Written by Peter CarterFebruary 1, 2015
Yesterday’s election was an object lesson in voter retaliation. Topping the list of factors at the root of the backlash was the palpable distrust of Campbell Newman himself. An outsider who took an arguably opportunistic tilt of the state’s top job was initially seen as a breath of fresh air.
But consigning 15,000 public servants to the unemployment list – done with unconcealed glee – revealed a nasty side of which voters were forever wary. The axing of income of replacement for 1,500 or so injured workers each year – without so much as a debate and in the absence of any economic case to do so – likewise sent a chill down the spine.
Picking unnecessary fights with the judiciary and parliamentary committees left more distaste in the mouths of many from the middle of the road. The refreshing outsider was suddenly a bullying intruder.
To be sure, federal blunders also played a major role given Newman’s ideological brotherhood with Tony Abbott. The GP co-payment, tertiary fee deregulation, unemployment & pension changes, the resurrection of Work Choices and the uproar over Prince Philip’s knighthood, all paved way for Labor to have a disaster-free coast into polling day.
The Canberra newscycle drowned out much of what the LNP had to say and deflected attention from Labor’s policy wasteland.
Newman’s vulnerability in his own seat was a plus for the opposition. Denial even of facing up to the question of who would lead the party should Ashgrove fall, was more a sign of tactical weakness than of strength. It painted the LNP as deluded when that mantle should squarely have sat on Labor’s shoulders.
The incumbents’ only standout success was its bikie laws. But their introduction was so inept and the legislation itself so clumsy, that they produced more negative sentiment than positive that (extraordinarily) resounded until election day.
The sluggish economy – caused by decline in mining investment; below average household spending; high Australian dollar; and persistent depressed consumer sentiment – was mostly outside the government’s control. Add to that the collapse in the oil price and slashing of forecast LNG and coal royalty revenues, the much vaunted economic turnaround was still too far over the horizon to create any impression on swinging voters.
But in voters’ eyes, the economic conditions were as much a product of Abbott and Newman austerity. Job losses, compensation cuts and program windbacks applied a negative multiplier on the revenue side that smashed small business who faced the worst trading conditions for more than a decade.
Given that background, the promised cash splash trumpeted in the 10 days leading up to the vote sounded to many, just a bit too hollow. And inconsistent with the need for the cutbacks – that led to the stubborn and hurtful downturn – in the first place.
Great Barrier Reef conservation was also a major issue with Labor’s labelling of the incumbents as irresponsible in managing our greatest natural asset, very effective. Although only partly valid, their claims rang true in the eyes of many especially in the context of the “endangered” status controversy and the headlines that couldn’t be stopped despite conservative best efforts.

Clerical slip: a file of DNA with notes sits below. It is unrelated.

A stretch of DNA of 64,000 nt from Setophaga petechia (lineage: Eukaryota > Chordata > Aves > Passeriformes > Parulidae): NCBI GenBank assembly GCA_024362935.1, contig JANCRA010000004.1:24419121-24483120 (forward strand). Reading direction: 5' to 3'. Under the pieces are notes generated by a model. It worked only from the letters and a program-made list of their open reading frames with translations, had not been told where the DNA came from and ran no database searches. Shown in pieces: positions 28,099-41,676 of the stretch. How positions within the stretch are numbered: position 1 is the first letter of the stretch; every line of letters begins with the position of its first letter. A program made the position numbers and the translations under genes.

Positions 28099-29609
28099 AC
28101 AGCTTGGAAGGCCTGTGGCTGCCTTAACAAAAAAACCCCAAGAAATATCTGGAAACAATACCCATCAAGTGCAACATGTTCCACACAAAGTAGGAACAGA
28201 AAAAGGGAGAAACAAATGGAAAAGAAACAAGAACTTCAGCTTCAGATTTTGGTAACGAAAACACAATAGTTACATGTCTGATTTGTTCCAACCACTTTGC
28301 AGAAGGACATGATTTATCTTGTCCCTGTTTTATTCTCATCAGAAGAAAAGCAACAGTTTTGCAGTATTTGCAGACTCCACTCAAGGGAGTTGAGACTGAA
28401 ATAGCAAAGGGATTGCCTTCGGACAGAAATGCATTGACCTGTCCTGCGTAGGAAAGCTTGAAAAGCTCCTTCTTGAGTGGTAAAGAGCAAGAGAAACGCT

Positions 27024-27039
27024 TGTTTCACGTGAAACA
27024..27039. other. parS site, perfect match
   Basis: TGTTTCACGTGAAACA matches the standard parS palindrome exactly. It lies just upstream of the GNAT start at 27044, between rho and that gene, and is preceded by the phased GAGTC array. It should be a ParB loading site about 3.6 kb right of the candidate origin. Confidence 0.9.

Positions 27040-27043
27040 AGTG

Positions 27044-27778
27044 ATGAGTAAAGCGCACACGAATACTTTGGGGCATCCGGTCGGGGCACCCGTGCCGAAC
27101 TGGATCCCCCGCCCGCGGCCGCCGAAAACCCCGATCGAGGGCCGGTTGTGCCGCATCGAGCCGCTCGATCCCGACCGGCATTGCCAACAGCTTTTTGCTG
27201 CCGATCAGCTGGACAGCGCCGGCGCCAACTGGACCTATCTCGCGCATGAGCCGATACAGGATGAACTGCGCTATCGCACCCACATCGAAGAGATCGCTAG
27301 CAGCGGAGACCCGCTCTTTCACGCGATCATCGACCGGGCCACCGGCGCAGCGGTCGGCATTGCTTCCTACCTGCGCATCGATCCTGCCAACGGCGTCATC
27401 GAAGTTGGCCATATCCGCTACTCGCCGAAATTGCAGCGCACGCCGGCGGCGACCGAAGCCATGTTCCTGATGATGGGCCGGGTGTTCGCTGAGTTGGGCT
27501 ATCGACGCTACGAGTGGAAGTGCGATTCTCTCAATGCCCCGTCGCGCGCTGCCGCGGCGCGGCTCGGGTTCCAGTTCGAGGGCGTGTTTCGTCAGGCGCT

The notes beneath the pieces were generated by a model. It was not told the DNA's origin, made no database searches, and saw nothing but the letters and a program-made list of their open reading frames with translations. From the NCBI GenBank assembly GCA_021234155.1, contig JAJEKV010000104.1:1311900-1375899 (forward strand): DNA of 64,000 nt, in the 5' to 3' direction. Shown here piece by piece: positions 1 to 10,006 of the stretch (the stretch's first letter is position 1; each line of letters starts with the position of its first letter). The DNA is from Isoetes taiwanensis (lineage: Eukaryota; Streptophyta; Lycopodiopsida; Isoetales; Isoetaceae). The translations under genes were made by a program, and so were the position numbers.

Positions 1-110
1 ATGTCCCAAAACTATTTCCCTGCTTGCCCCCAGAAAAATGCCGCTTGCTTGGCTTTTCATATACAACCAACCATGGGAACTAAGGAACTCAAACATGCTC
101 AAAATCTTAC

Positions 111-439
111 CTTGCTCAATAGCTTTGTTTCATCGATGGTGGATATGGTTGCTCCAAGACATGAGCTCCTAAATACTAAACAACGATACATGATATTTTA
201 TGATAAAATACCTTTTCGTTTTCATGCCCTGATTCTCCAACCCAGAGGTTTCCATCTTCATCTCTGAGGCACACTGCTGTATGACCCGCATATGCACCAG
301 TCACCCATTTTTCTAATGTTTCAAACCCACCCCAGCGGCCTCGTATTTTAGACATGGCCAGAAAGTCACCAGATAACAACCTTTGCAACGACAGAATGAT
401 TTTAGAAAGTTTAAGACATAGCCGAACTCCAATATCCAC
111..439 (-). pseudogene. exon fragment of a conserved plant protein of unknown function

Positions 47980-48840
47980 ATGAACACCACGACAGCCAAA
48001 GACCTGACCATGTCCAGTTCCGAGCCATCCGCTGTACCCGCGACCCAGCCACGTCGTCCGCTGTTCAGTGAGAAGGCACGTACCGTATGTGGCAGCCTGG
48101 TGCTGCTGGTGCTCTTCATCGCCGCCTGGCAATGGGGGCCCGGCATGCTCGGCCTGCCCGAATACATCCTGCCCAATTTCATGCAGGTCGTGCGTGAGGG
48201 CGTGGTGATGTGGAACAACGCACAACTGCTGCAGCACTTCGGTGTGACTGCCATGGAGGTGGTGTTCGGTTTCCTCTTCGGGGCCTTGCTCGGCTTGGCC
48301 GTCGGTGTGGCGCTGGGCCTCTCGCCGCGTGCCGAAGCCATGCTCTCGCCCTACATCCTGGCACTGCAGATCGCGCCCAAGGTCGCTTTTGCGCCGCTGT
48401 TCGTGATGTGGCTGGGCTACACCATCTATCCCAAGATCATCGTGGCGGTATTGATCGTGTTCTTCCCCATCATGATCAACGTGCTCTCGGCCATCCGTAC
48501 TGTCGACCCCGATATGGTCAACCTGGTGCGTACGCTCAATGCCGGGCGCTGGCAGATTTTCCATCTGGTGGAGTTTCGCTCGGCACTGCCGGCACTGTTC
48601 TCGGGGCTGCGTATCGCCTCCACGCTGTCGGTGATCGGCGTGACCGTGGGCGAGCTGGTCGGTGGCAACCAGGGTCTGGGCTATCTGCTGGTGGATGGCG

The major difference between the parties was that of asset sales. The basis of its “strong plan” for debt reduction and infrastructure spending, it was a LNP positive but mostly for the party faithful. Labor’s stance against was an emotional appeal. The loss of voters’ assets and the prospect of higher prices being charged by private owners resonated with many but mostly, to those already inclined to tick the ALP box.
The first leaders’ forum during the campaign demonstrated that if given the airtime, Newman could articulate his message far better than his opponent – and that he had something to say. That said, his message – because of overwhelming federal distraction – generally rated little higher than background noise. The “strong team, strong plan” tag – despite its constant repetition – simply didn’t get through.
Anastacia Palasczuk campaigned well. Her (unexpected) photogenics almost compensated for her nervous media delivery. With so many others – GetUp, WWF, unions, articulate federal MPs, ACF, retired crimefighters – doing the talking for her, Palasczuk’s inability to deliver vocally – until the last day of the campaign – mattered less than it ordinarily would.
Federal opposition leader Bill Shorten’s last-minute dash to Iraq was a potential seat-winner for Townsville and no doubt produced a positive response elsewhere.
Did the short campaign play to the incumbent’s favour? No. Had the campaign been longer Labor would have eventually suffered its embarrassments of its own and allowed the LNP to cling to more seats.
The election’s timing – in January – was also just a bit tricky. For many it was confirmation that they were being ‘played’ all along: hidden agendas; economic slash and burn begetting promised boom; vote for us or you’ll get nothing; the absurd assertion that if Newman lost so would the LNP; sanctioning covert donations; asset leases aren’t asset sales; bikie cash going to Labor.
Not surprising that voters took the transparent, believable and “modest” option, albeit sometimes clumsy.